Submarine Channel

What are we reading/watching/playing/listening to this summer? 2020 Edition

“And so with the sunshine and the great bursts of leaves growing on the trees, just as things grow in fast movies, I had that familiar conviction that life was beginning over again with the summer, there was so much to read, for one thing, and so much fine health to be pulled down out of the young breath-giving air,” writes Francis Scott Fitzgerald in The Great Gatsby.

Some 100 years after the publication of Fitzgerald’s masterpiece, summertime is still the perfect time to catch up on your reading list. However, in addition to books to read, today there are also tons of movies and TV series to watch, video games to play and podcasts to listen to.

Following an established Submarine Channel’s tradition, we asked around the office what everyone is planning to read/watch/play/listen to over the next 100 days of (hopefully) sunny weather and young, breath-giving air. Here’s the result.

The iconic swimming pool of Baz Lurhmann’s The Great Gatsby (Credit: Warner Bros)

Sacha Semeniouk – Production Coordinator Animation

I’m planning to (re)read some sci-fi books by Stanisław Lem, especially Solaris. It’s such a timeless masterpiece and it questions today’s human condition by dealing with the unerasable past. I like it also because it focuses on how we deal with the unknown and it made me think about consciousness, memories and the purpose of all this.

Various translations of Solaris (Credit: Wikipedia)

On a lighter note, I made a quarantine Spotify playlist with songs you can listen to when hoovering/cooking/crying/smoking cigarettes on the couch. It can work well as a summer soundtrack, too.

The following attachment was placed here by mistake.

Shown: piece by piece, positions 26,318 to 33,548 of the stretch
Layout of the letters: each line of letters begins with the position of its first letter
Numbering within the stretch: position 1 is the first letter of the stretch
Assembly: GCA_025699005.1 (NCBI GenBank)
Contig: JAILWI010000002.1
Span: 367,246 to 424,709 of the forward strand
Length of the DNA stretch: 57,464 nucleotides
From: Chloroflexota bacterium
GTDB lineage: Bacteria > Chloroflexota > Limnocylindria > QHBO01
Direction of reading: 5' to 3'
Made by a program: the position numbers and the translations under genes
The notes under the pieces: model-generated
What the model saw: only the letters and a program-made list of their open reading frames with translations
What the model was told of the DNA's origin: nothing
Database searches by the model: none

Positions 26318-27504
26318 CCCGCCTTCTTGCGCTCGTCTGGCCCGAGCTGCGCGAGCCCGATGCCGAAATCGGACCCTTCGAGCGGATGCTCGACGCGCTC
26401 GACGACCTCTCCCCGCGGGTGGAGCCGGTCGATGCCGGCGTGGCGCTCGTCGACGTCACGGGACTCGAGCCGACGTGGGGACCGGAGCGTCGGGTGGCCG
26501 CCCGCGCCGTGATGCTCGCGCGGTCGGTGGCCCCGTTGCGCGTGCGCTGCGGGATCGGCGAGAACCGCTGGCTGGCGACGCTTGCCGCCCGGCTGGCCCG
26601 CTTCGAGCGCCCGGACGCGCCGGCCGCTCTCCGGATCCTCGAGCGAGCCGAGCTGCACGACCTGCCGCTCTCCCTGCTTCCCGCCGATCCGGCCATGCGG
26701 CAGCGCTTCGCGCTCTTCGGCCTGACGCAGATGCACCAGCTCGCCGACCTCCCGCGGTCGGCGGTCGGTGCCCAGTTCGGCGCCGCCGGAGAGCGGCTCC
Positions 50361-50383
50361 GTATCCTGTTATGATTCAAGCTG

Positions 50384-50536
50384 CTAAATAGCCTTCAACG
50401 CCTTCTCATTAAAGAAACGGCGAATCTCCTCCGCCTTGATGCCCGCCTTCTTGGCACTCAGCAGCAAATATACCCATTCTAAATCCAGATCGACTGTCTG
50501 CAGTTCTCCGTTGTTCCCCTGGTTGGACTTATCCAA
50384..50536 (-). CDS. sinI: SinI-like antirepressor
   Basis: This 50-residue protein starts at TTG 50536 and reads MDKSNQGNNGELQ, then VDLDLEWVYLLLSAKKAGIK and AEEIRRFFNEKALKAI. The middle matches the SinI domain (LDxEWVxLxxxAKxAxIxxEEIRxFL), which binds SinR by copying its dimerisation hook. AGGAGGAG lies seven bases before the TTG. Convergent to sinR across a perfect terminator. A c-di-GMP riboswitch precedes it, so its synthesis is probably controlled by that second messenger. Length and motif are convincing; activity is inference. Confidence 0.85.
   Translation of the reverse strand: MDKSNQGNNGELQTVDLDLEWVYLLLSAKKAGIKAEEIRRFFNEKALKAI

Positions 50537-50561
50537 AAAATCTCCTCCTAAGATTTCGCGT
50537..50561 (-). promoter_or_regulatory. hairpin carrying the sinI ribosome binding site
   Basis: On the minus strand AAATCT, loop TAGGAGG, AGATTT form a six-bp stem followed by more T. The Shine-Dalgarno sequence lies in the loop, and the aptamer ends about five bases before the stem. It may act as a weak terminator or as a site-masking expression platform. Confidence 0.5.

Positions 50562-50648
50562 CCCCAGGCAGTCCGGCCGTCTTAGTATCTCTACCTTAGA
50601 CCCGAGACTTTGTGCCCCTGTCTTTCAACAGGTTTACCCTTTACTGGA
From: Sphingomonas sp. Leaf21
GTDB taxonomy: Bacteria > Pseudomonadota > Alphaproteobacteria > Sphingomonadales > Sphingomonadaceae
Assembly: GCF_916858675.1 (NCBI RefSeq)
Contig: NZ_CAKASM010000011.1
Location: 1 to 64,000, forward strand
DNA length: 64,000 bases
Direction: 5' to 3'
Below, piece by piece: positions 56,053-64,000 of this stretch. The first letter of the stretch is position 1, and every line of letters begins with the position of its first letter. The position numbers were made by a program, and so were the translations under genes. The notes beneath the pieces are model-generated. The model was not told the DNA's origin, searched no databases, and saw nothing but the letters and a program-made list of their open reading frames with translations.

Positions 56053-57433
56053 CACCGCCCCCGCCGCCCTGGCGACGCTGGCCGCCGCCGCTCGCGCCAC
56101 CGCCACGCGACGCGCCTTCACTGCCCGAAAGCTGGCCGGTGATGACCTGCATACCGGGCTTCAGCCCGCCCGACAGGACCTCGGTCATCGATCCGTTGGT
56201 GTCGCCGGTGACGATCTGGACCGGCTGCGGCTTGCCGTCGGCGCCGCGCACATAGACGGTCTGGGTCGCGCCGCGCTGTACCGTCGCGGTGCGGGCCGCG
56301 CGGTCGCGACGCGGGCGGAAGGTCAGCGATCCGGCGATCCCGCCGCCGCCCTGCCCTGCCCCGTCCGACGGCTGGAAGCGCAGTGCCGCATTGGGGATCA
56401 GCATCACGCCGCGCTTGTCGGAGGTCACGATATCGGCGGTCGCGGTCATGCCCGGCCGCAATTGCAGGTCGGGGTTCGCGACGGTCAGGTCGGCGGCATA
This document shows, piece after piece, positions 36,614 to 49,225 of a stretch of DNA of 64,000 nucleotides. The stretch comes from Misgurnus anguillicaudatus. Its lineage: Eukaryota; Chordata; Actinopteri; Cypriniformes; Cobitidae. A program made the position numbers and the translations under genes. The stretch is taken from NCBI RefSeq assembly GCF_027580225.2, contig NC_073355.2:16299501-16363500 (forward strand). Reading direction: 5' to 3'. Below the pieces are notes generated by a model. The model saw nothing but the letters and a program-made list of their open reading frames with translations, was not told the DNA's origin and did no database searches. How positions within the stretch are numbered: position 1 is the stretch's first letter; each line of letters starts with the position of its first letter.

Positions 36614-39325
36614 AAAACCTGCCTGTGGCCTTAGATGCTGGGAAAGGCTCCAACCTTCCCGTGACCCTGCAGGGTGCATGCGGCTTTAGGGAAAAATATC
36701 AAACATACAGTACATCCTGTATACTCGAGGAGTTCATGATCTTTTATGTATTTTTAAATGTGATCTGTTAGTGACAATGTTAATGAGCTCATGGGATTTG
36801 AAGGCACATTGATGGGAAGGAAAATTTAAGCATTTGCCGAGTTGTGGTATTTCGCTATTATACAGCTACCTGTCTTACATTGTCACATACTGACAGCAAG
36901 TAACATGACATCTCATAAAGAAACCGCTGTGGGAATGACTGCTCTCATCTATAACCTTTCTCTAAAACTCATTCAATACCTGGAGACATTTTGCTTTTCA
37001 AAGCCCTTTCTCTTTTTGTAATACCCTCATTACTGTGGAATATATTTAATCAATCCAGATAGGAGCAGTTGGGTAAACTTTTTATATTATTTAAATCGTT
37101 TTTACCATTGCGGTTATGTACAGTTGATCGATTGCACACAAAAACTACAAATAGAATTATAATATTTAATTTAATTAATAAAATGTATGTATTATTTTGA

Jasper van Doeselaar – Office Assistant

First off, I want to watch Le Sémeur, a 2017 French-Belgian movie. It’s about a small rural village in France in 1851 where all men been have been rounded up because of a coup d’état. After months without men, the women of the village make a vow that if a man shows up, they will share him equally to have children.

As for books, I’m just starting to read Wolf Hall, a 2009 historical novel by Hilary Mantel. It’s set in England in the period between 1500 and 1535 and it’s about Cromwell’s rise to power. The reason I’m reading it is mainly that I want to learn more about the British monarchy and the origins of colonialism. I think Wolf Hall is historically accurate yet entertaining, so here you go.

Sophie Olga de Jong – Freelance Animator

I’m gonna be listening to Live Slow Ride Fast, a Dutch podcast about cycling. I think It’s the perfect companion for a cycling holiday.

In addition, I want to read Rutger Bregman’s latest book, Humankind: A Hopeful History. It’s a reinvigorating and optimistic account of human’s better nature. Basically, the author argues that, contrary to popular opinion, it’s realistic to assume that people are fundamentally good. A much-needed, cheer-me-up read for these somewhat bleak times! I’m also listening to De Rudi & Freddi Show, a podcast on politics and economics co-hosted by Bregman.

Enzo Soubra – Intern Submarine Channel

I’m really looking forward to Lovecraft Country, an HBO TV series which will be released in August. It tells the story of Atticus Black, an African-American man looking for his father in the 1950’s Jim Crow America.